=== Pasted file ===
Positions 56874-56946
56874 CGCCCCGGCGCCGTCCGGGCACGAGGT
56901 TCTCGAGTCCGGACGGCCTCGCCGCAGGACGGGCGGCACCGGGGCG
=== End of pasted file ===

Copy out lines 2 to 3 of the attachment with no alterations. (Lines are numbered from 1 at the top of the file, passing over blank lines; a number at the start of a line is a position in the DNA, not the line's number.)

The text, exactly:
56874 CGCCCCGGCGCCGTCCGGGCACGAGGT
56901 TCTCGAGTCCGGACGGCCTCGCCGCAGGACGGGCGGCACCGGGGCG